C. Lateral i. Noise disturbance to the occupant 
ii. Presence of air in the tube during onsite resin impregnation 
iii. Problems with water curing due to higher inflation pressure with significant elevation changes 
iv. Challenges to monitor the curing temperature perfectly in both upstream and downstream sides of the pipes 
v. Problems created from pipe sagging and improper curing during liner installation 

Significant elevation changes have been known to cause problems during CIPP installation. For instance, the CIPP installation of combined sewer overflow pipes by the Northeast Ohio Regional Sewer District (NEORSD) faced 45 feet (13.72 m) elevation difference at one site and 60 feet (18.3 m) elevation difference at another. Consequentially, the contractor handled considerable issues, including hydrostatic pressure on the downstream terminus of the CIPP liner, difficulty controlling the advancement of the CIPP liner on the steep slopes, and limited access to the downstream terminus of the CIPP liner. On one occasion, the downstream end/backstop failed during the installation of a larger diameter liner (Lucie et al. 2014).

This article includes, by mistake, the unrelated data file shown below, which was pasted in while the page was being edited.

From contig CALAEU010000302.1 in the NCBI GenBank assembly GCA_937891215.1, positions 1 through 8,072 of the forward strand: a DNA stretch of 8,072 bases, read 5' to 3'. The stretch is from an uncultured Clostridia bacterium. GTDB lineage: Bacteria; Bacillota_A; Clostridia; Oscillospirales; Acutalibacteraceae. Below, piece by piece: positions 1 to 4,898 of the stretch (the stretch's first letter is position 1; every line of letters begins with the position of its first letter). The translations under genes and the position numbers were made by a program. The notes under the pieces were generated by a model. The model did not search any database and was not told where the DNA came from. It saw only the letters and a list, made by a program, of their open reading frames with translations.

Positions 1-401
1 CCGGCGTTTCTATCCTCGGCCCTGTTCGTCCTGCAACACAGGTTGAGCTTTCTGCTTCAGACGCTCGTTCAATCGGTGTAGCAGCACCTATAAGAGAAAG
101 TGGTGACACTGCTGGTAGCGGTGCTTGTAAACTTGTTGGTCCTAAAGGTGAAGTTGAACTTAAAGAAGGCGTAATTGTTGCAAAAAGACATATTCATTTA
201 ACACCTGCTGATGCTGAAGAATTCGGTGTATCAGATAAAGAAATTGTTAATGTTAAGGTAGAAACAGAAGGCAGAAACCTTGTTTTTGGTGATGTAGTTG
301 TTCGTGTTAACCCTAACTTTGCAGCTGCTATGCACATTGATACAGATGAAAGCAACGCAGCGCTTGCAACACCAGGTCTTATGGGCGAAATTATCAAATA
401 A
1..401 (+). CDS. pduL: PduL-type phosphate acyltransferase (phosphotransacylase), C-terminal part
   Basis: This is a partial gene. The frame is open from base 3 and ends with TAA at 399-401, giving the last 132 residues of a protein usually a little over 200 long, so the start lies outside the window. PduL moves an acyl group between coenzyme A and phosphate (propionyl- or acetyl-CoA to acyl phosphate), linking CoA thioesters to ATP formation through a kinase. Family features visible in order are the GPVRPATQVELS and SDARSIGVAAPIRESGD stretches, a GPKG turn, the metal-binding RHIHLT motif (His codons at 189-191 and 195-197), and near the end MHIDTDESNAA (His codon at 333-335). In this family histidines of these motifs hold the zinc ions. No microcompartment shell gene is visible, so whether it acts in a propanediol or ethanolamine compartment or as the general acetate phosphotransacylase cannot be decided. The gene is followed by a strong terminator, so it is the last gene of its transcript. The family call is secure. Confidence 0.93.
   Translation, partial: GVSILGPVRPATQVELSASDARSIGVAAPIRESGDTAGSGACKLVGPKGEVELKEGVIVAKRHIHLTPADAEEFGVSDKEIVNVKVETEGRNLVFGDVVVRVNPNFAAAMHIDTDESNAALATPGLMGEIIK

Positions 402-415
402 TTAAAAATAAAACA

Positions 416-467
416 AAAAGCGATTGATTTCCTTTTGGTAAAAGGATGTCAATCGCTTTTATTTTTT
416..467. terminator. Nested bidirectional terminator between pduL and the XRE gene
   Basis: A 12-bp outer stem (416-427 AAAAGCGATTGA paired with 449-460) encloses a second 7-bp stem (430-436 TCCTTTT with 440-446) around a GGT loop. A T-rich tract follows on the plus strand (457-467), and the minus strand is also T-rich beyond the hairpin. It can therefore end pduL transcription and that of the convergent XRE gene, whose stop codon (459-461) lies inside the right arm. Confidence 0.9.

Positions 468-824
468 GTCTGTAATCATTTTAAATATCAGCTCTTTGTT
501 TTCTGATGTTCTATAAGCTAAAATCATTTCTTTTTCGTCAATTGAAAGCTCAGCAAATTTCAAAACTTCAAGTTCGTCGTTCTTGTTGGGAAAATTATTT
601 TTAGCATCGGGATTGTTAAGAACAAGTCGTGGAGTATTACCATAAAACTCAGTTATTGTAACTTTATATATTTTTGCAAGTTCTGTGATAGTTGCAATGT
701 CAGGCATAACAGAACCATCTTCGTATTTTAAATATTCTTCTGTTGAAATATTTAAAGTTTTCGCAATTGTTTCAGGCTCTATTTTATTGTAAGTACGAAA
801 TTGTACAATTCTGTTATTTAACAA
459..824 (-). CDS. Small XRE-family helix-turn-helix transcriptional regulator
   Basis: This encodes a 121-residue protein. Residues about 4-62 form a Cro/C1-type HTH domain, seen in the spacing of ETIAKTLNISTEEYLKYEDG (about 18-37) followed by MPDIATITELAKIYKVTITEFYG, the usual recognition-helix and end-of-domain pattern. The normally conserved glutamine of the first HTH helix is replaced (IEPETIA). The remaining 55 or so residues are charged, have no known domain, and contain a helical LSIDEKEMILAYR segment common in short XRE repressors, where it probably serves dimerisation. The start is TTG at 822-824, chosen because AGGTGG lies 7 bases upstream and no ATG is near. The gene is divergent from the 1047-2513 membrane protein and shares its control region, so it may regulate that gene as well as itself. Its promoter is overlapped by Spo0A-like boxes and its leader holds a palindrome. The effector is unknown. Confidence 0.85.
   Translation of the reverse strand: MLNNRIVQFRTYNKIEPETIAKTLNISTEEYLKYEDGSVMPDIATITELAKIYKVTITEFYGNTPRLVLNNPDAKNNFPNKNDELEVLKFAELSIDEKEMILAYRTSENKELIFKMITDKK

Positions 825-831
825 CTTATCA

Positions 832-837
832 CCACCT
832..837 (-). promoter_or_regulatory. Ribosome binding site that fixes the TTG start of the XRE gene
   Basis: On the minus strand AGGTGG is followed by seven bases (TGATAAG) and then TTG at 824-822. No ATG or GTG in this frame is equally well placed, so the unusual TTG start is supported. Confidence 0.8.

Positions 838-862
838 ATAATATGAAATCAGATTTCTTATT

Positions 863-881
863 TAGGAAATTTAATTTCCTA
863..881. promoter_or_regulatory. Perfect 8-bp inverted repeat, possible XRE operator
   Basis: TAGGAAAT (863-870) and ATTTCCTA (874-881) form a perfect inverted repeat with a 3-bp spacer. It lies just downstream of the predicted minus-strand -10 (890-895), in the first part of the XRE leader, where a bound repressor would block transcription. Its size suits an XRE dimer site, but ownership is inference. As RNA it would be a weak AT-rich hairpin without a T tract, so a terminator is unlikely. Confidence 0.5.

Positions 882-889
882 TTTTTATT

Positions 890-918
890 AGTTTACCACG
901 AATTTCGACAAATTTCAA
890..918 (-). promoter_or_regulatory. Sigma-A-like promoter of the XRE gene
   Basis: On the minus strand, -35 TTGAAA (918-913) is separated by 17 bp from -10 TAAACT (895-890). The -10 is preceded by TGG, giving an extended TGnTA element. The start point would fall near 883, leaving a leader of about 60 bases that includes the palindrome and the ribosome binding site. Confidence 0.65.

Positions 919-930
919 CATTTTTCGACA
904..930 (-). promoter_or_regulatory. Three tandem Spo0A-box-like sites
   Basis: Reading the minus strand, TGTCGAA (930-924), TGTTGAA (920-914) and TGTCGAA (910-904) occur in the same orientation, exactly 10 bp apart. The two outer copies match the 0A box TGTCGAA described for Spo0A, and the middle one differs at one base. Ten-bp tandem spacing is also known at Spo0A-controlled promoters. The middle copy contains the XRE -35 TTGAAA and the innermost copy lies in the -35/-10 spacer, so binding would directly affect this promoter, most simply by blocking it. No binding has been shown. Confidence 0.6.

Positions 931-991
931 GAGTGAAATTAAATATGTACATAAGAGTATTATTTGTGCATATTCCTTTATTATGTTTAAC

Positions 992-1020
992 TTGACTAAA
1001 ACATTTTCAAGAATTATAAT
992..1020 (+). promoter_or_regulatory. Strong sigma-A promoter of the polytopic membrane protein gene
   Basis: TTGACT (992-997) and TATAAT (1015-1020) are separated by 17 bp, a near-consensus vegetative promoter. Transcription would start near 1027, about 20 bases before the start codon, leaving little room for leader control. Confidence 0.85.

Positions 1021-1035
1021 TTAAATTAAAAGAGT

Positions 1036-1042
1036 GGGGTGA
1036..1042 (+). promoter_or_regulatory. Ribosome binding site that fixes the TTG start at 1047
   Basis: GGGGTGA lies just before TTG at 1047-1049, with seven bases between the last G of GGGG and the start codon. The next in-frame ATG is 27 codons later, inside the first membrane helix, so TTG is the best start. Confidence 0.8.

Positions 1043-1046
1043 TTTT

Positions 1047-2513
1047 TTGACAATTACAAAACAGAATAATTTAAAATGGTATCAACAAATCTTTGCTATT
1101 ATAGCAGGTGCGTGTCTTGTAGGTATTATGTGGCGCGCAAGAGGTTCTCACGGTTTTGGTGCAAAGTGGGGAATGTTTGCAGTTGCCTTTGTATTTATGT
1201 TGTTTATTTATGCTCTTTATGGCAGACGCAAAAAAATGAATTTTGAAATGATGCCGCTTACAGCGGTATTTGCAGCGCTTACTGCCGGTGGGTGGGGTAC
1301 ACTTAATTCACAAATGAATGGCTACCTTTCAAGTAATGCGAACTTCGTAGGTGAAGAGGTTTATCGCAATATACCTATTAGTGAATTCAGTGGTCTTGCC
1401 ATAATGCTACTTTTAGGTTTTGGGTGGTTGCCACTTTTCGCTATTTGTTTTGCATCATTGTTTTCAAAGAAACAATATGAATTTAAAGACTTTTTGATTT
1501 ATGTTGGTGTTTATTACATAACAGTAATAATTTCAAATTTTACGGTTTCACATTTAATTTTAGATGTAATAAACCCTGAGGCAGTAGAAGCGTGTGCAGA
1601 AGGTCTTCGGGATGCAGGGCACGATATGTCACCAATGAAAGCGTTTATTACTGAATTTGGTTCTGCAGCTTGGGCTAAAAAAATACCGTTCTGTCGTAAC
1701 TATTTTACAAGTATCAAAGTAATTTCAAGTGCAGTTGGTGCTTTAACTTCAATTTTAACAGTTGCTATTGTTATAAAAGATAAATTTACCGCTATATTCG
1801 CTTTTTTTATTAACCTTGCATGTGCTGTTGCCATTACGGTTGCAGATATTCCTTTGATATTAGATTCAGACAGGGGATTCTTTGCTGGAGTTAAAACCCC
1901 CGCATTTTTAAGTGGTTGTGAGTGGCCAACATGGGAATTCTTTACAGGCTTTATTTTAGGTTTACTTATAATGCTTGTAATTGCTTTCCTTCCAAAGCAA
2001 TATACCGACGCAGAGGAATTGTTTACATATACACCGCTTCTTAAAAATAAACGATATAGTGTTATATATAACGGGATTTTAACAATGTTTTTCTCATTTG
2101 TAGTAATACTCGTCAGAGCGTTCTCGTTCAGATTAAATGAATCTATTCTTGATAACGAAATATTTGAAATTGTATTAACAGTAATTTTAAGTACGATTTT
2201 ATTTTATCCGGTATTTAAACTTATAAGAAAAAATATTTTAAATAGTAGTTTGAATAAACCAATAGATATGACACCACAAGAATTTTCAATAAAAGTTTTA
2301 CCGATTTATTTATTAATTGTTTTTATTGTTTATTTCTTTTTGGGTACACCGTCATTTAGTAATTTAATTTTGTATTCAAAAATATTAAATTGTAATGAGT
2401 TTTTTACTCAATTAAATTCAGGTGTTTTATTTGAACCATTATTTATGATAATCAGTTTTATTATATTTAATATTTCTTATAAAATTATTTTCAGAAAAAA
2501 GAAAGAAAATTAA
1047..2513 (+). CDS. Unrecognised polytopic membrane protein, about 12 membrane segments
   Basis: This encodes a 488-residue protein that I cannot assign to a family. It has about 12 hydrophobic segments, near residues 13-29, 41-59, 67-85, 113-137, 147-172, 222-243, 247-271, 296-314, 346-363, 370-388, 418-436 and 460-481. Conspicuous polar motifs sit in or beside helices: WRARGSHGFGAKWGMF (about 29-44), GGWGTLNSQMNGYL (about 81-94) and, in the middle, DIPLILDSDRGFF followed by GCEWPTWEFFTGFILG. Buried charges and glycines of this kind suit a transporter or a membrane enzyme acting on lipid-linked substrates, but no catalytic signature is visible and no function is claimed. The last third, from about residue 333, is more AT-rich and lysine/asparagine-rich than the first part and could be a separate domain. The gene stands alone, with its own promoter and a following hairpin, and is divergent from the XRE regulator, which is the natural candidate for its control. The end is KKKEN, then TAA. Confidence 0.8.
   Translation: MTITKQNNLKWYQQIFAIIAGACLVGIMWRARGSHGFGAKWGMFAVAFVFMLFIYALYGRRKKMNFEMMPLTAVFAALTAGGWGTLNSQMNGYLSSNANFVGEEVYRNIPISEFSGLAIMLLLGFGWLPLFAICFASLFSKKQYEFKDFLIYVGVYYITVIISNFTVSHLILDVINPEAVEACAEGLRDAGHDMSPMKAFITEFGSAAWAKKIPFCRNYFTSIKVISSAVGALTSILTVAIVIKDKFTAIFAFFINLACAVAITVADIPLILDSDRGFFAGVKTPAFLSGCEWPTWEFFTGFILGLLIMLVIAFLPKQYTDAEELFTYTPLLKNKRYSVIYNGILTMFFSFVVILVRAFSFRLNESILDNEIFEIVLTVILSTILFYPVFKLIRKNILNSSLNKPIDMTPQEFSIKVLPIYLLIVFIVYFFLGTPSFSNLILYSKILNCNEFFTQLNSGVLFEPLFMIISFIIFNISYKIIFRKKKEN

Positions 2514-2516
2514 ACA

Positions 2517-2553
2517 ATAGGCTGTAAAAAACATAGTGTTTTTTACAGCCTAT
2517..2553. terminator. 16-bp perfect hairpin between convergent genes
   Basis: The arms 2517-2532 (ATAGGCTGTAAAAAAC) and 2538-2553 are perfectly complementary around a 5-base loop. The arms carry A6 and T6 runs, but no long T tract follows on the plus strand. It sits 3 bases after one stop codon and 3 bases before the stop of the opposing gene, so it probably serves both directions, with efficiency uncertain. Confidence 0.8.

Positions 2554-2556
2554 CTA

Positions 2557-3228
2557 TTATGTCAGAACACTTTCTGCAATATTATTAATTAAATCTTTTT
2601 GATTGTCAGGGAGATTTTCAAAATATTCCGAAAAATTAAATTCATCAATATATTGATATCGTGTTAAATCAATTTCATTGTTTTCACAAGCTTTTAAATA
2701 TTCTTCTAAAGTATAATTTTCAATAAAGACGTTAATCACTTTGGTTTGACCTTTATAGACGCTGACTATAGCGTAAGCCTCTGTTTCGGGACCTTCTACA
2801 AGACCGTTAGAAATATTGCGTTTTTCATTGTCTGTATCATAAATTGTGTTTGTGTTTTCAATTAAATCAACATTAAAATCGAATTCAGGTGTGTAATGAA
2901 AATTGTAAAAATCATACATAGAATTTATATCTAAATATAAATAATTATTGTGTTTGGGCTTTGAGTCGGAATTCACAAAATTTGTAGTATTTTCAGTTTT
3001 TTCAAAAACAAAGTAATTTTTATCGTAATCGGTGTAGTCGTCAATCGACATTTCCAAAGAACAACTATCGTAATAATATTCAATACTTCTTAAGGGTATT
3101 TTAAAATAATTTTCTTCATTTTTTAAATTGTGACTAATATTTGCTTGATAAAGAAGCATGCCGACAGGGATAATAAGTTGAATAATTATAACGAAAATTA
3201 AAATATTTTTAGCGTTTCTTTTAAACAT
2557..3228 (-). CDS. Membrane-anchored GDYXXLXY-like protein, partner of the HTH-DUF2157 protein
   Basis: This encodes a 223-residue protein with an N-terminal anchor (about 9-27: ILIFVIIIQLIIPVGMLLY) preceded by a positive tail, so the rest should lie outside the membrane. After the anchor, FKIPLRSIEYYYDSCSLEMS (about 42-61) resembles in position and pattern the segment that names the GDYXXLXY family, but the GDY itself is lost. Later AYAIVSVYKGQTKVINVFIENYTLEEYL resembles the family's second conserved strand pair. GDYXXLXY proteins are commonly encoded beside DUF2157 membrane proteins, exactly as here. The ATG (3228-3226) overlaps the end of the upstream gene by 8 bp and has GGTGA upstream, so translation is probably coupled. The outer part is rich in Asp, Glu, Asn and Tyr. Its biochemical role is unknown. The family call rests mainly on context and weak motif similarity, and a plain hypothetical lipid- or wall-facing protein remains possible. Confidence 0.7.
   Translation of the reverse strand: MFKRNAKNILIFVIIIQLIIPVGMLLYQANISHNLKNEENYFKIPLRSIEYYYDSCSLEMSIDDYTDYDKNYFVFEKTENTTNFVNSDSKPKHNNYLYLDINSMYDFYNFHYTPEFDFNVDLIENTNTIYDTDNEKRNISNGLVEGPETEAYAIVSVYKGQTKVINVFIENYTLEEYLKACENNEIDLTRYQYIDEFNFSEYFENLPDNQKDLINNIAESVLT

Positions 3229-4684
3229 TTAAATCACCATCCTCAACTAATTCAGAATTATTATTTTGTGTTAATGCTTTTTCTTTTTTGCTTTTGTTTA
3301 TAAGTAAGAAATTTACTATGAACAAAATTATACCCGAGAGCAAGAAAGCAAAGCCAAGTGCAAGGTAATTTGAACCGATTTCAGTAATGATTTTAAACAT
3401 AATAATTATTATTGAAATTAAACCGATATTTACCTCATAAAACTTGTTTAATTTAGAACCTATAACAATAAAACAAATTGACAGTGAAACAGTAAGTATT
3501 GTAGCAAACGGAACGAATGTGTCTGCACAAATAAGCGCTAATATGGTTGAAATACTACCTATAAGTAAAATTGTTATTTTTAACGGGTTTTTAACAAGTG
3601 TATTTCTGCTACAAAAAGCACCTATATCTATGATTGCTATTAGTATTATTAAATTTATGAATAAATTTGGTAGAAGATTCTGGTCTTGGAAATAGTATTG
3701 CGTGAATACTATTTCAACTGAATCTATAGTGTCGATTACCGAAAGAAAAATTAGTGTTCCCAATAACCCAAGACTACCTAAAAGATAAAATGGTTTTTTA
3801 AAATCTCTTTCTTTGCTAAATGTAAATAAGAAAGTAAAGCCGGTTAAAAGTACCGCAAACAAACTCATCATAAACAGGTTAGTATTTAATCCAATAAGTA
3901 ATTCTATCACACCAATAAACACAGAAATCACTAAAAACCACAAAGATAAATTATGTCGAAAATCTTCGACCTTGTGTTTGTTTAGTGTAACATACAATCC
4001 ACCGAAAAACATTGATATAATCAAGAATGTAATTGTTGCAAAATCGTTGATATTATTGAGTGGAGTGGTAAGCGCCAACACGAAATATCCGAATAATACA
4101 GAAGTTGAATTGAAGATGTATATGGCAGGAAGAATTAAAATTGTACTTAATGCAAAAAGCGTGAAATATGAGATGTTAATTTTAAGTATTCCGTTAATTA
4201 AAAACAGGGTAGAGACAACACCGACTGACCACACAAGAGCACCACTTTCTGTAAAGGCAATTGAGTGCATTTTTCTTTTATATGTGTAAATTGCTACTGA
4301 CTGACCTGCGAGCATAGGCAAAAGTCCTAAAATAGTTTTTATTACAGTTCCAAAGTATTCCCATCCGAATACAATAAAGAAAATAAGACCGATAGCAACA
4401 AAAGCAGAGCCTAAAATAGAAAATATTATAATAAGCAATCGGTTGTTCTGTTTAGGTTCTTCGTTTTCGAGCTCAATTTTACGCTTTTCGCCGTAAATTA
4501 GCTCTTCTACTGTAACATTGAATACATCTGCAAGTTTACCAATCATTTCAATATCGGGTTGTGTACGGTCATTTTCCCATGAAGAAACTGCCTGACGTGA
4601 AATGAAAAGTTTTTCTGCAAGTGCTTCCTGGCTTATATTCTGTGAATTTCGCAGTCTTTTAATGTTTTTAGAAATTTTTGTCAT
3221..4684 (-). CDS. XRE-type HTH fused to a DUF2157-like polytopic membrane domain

In a sewer main CIPP installation site visit in Edmonton, Alberta, the resin blew out from the liner due to the use of excess resin and improper impregnation. Improper curing (either under or overcuring) of the thermally cured liners is a significant problem in the CIPP process. Curing temperature and time are the two most important parameters that are intimately linked, and if the perfect combination between them is not properly followed during the curing process, the end product may suffer damage or wrinkles or folds may occur in the liner. In the case of the UV curing process, allowing the temperature to spike too high may melt the inner film, allowing it to adhere to the inside of the liner creating construction difficulties (Matthews 2013). To resolve this issue, the curing of the CIPP must take into account the existing pipe material, the recommendation from the resin manufacturer, and ground conditions (temperature, moisture level, and thermal conductivity of the soil).